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Migrants flee Thai instability

Migrant workers are transported in a Thai immigration police vehicle at Poipet International Checkpoint
Migrant workers are transported in a Thai immigration police vehicle at Poipet International Checkpoint over the weekend. PHOTO SUPPLIED

Migrants flee Thai instability

Thousands of Cambodian migrant workers in Thailand are rushing back across the border, voluntarily repatriating themselves in the face of increasingly hostile rhetoric towards undocumented labourers.

In the wake of Thailand’s coup d’état last month, army chief General Prayuth Chan-o-Cha urged better regulation of the workforce and warned illegal workers of their tenuous and unwelcome status, last week outlining ways “to prevent [an] illegal work force from entering into the country and give more work opportunities to Thai nationals”.

In response, many undocumented and unregistered Cambodian workers are deciding to show themselves the door. Border officials said groups of workers are cramming into military trucks, opting to be sent home rather than incur potential punishment.

“They are scared and decided themselves to come back. One day, around 100 or more came with Thai military transporting them to the border,” said Colonel Chin Piseth, deputy director of the Cambodian-Thai border relations office in Poipet.

Piseth estimated that thousands of Cambodians have returned since last week when the Thai military announced it would not take responsibility for any incident involving undocumented migrants.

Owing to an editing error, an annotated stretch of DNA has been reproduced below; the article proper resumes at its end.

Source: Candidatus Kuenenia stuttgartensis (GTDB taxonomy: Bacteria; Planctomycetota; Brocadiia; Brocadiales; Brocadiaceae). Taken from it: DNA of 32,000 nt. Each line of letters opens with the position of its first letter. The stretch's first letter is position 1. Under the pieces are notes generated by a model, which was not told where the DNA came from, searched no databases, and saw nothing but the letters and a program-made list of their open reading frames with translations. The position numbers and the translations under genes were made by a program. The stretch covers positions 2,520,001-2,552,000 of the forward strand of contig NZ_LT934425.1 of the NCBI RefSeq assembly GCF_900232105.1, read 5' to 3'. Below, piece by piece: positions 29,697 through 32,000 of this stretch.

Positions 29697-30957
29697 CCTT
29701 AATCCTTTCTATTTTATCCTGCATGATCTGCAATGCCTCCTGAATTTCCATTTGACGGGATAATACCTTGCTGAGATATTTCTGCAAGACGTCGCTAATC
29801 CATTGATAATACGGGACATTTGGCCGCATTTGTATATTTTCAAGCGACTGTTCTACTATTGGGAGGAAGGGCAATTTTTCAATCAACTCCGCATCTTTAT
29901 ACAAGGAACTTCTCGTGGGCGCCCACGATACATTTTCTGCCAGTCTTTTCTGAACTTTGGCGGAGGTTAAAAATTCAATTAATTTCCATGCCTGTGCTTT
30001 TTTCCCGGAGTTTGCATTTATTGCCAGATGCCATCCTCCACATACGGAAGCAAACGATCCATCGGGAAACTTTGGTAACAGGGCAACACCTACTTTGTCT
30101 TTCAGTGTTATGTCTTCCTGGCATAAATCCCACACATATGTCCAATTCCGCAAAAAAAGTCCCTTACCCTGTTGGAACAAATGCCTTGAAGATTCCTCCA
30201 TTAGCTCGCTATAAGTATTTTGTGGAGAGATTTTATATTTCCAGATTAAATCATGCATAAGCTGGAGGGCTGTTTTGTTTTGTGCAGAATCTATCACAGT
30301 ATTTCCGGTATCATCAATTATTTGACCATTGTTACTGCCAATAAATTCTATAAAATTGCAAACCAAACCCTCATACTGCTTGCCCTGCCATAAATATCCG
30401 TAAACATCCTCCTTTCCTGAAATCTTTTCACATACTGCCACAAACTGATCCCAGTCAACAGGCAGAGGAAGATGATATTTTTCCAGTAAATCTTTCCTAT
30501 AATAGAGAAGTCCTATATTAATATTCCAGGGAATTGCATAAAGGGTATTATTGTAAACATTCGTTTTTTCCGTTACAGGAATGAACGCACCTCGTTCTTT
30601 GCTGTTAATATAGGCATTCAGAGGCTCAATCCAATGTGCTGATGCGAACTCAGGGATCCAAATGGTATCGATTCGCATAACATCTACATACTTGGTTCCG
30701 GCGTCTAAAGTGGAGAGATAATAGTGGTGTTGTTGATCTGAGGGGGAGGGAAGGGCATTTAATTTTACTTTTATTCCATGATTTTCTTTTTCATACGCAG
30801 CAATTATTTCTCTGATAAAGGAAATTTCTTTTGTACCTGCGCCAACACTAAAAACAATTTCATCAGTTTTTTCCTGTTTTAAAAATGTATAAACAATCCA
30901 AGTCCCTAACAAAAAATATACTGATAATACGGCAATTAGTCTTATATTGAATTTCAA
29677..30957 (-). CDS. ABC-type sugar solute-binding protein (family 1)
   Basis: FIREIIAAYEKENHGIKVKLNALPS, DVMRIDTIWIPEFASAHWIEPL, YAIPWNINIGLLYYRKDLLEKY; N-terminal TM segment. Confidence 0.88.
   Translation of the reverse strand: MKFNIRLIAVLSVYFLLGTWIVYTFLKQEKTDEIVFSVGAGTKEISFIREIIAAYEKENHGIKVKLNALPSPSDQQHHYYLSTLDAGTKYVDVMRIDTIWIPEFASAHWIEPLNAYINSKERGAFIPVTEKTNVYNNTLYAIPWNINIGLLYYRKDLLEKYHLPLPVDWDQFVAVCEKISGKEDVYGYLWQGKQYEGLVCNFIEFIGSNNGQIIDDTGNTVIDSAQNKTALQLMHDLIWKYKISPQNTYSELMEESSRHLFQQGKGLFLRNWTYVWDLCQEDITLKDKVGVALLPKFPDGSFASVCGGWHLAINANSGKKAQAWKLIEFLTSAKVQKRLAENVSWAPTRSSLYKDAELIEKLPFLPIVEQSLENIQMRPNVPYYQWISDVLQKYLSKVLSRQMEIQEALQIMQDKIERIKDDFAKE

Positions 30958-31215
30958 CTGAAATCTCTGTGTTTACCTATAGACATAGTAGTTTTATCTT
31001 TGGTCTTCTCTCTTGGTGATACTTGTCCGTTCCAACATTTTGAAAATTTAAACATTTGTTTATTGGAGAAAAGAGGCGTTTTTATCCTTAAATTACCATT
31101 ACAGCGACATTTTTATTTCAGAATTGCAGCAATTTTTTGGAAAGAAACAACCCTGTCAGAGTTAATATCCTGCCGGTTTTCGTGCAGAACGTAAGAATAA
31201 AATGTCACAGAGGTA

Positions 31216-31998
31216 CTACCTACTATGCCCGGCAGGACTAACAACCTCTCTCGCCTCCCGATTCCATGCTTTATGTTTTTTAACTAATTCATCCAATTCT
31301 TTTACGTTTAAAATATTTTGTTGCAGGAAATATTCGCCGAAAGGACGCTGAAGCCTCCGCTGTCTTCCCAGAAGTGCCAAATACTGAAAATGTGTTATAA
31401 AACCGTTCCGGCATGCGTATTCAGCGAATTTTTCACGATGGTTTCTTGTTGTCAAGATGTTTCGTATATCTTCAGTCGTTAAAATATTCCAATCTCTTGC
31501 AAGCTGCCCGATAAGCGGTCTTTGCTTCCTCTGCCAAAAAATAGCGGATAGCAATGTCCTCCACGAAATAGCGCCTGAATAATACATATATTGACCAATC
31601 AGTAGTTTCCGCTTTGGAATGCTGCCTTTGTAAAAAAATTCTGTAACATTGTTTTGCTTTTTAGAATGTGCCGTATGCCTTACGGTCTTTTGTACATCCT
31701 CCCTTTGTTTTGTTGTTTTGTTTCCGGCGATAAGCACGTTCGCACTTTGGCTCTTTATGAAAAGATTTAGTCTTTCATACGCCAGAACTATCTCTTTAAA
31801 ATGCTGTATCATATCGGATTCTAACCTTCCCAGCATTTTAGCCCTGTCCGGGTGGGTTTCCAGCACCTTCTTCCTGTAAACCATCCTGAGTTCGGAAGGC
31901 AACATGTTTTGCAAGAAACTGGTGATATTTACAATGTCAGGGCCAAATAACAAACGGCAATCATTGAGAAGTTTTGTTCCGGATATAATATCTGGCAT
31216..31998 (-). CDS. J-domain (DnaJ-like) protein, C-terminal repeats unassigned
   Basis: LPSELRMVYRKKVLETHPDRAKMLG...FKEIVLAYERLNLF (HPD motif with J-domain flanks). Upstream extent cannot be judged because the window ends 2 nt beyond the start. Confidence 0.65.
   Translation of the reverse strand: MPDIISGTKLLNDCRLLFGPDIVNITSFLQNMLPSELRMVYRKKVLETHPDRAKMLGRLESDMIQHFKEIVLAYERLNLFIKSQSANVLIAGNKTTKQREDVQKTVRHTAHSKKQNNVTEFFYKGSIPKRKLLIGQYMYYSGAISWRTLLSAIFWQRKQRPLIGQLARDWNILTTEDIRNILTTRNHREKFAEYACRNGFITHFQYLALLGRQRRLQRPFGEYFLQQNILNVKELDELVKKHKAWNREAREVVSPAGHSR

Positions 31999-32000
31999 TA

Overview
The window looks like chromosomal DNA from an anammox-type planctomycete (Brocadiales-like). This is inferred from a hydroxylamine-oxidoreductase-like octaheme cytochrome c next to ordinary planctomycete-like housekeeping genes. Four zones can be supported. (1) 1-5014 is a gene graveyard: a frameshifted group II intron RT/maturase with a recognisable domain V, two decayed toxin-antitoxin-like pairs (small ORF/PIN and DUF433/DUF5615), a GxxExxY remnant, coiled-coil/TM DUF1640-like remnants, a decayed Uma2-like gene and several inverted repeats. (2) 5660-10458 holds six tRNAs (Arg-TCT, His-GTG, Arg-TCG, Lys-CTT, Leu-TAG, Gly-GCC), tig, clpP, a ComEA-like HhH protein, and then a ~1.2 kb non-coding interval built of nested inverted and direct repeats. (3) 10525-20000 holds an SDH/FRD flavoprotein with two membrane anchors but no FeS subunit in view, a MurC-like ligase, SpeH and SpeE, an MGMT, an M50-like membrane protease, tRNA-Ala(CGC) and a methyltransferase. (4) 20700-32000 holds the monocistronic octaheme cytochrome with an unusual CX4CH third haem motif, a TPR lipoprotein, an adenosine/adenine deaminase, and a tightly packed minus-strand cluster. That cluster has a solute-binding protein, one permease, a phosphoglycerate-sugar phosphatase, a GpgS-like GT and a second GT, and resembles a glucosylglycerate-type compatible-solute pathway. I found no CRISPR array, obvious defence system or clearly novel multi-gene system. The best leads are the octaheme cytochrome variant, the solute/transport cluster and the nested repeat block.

While forcible expulsions from Thailand are not uncommon – a UN study found more than 89,000 Cambodians were deported from Thailand in 2009 for illegal migration – en masse voluntary returns or large round-ups of employed workers is extremely unusual, according to Moeun Tola, head of the labour program at the Community Legal Education Center.

“The military government has made it clear they want to control the situation with illegal workers. I’m not sure if they are worried Cambodians will join the ‘red shirt’ uprising or what,” he said.

“Before, a worker could be arrested and fined or deported, but now they can also be shot and killed. It’s gotten even more dangerous for migrant workers, and there’s no priority to improve the situation for them.”

Border officials said many of the daily returns include dozens of minors, summoned home by worried relatives.

Adding to the fears, Thai media have reported a rising number of arrests and crackdowns on migrant workers following the coup, with numbers particularly high over the past few days, according to Andy Hall, a migration expert based in Thailand and Myanmar.

“However, generally in my experience, police and law enforcement arrest, extort money from workers and their employers, and then simply release them unless they need to prove a deportation quota,” he said, adding that it is economically unviable for Thailand to send home all of its hundreds of thousands of undocumented workers.

Cambodian border police, meanwhile, claim the number of workers crossing has dwindled to almost none, and they intend to keep it that way.

“If we find them, we will not let them go, because we fear the danger,” said So Channary, commander of Border Police Infantry Unit 911.

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